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Art & Culture in Fashion

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Turkey’s Islamic Fashion Revolution. ISTANBUL — The models, tall and lithe and strutting down the runway to the beat of Moroccan-themed house music, are from Russia and Eastern Europe.

Turkey’s Islamic Fashion Revolution

They could be displaying the latest designer styles in Paris or New York, but instead they are here, in Istanbul, wearing high heels, flowing tunics and colorful head scarves. The fashion show, part of Istanbul Modest Fashion Week, was held at an Ottoman-era railway station, with old-fashioned train cars and vintage luggage as props. This is not the Islamic fashion of Riyadh or Kabul, nor is it the dark and dreary dress stereotyped in the West. Islamic fashion here is a colorful, creative and joyful enterprise. It is also a huge business. “We’re taking over,” said Dina Torkia, a Muslim fashion blogger from London, who wears a head scarf and was mobbed by fans hoping for a photo. Photo Under Turkey’s old hard-line secular system, the head scarf, or hijab, was seen as a symbol of backwardness and banned in government offices and schools. Mr. Mr. 'The average size in the UK is a 16, so why don't we see that on the catwalk?' London Fashion Week kicks off with plus-size protests 

West Africans are ditching Dutch wax prints for Chinese made copies of material like Vlisco's — Quartz. Since the early 20th century, Vlisco has produced African print cloth—otherwise known as Dutch wax prints.

West Africans are ditching Dutch wax prints for Chinese made copies of material like Vlisco's — Quartz

This vibrantly colored and intricately patterned fabric dominates West African markets and is globally recognized as quintessentially “African.” Ironically, this iconic bold cloth was originally forged by Dutch colonial companies attempting to mechanically reproduce handmade Javanese batik cloth. When this failed to take off in Southeast Asia, Dutch traders began to sell the cloth in West African markets. The patterns were modified to fit local tastes and quickly became popular.

The rise of mass-produced, Dutch wax prints partially displaced domestic textiles, which lacked the colorfastness and material lightness that ultimately made wax prints an essential everyday consumer good. Today, the majority of Dutch designs available on African markets are low-cost reproductions made in China. New market players undercut originals Hitarget is the market leader among Chinese upstart brands.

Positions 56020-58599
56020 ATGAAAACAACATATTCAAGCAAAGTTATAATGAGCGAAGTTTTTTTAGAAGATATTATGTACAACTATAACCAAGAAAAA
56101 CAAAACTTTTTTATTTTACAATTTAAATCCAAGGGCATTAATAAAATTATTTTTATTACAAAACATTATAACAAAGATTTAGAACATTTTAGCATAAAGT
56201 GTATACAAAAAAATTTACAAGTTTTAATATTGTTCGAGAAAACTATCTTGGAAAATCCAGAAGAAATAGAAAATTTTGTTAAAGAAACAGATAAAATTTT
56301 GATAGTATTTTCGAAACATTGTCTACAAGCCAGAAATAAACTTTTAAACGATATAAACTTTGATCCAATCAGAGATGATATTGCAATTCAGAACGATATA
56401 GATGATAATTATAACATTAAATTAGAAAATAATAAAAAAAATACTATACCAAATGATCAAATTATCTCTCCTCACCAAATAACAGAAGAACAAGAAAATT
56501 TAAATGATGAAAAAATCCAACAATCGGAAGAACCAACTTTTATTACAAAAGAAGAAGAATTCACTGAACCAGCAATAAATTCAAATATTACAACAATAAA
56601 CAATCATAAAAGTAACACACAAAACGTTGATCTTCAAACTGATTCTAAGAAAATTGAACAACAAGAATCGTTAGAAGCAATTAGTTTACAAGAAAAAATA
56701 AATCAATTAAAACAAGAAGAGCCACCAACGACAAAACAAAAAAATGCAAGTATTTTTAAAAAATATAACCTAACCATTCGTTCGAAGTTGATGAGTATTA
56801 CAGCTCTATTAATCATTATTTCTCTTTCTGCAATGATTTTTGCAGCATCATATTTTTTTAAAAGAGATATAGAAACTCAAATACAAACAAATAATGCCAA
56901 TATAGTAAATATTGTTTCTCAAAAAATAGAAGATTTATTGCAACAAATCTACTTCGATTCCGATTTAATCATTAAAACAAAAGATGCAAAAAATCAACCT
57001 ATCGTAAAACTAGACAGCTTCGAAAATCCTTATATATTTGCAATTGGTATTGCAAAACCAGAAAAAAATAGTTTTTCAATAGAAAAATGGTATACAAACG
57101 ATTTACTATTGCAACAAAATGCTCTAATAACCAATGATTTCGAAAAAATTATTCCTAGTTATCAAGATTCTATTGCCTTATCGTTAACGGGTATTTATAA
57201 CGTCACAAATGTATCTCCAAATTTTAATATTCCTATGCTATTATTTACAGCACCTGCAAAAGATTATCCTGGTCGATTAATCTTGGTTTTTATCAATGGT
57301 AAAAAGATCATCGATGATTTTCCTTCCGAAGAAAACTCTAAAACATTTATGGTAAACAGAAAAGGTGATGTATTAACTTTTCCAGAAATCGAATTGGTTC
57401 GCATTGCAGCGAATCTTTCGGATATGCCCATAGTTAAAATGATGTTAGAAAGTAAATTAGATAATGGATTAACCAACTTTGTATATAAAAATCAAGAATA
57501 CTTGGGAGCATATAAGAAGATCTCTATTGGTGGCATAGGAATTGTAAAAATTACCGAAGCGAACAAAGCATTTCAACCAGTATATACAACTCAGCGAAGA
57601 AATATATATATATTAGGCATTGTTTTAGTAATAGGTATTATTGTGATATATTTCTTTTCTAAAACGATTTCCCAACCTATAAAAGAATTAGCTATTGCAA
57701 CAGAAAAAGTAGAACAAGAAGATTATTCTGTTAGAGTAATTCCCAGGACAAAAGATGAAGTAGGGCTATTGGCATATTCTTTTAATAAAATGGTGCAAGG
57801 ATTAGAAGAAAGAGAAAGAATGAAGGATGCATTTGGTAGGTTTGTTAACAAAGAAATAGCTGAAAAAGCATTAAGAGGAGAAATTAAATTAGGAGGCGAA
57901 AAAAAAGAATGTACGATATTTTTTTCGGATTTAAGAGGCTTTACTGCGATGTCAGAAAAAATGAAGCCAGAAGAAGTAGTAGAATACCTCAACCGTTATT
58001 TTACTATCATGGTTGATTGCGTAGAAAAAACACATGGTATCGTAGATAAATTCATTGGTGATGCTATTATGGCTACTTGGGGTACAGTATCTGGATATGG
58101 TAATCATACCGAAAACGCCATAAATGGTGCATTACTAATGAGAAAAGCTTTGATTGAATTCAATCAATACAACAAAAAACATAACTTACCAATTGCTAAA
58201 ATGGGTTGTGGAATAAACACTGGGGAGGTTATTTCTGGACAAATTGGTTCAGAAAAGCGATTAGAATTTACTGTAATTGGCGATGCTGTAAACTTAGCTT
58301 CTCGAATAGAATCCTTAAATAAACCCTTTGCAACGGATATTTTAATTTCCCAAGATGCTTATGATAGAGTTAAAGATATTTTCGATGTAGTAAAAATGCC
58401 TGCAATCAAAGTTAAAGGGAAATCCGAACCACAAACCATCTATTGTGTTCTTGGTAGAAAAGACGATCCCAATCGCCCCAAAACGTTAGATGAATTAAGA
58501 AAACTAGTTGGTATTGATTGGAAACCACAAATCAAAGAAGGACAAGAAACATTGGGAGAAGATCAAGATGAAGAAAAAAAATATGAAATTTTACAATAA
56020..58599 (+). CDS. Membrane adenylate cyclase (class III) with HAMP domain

OMA designs The Met's Manus x Machina fashion and technology exhibition. Gucci to launch cultural program with Chatsworth House. Fashion Jobs and Fashion News in the USA Fashion jobs, Fashion news and all other possible information about the fashion world fashion professionals need.

Gucci to launch cultural program with Chatsworth House

Fashion jobs in the United States of America, New York, Los Angeles, Miami and a Fashion News archive and links to international fashion jobs. Met's Costume Institute to exhibit "Masterworks: Unpacking Fashion" Fashion Jobs and Fashion News in the USA Fashion jobs, Fashion news and all other possible information about the fashion world fashion professionals need.

Met's Costume Institute to exhibit "Masterworks: Unpacking Fashion"

Fashion jobs in the United States of America, New York, Los Angeles, Miami and a Fashion News archive and links to international fashion jobs. Oasis x V&A Collection shop now: Laura Jackson models range. Now that garden party season is finally upon us (we can see a teeny tiny bit of sun behind those clouds, honest) it's time to shop for some new outfits.

Oasis x V&A Collection shop now: Laura Jackson models range

Our first stop: Oasis. Why? Because Oasis has teamed up with the V&A Museum for an exclusive capsule fashion collection. We've seen it in person and it's lust-worthy. Regular shoppers of Oasis will know they love a good print, but now the high-street favourite brings to life some V&A prints that date back centuries. Modelled by TV presenter Laura Jackson, the collection is based around 11 beautiful botanical prints - all hand-selected from over hundreds in the museum's archive, by the Oasis in-house design team.

The team worked closely with the V&A to retain the authenticity of the original printed fabrics and designs, and each one has been artfully re-imagined. 10% of profits from all flip flops sold will be donated back to the brothers' Orphans for Orphans charity that builds Children's Homes across the globe. Shop the collection here.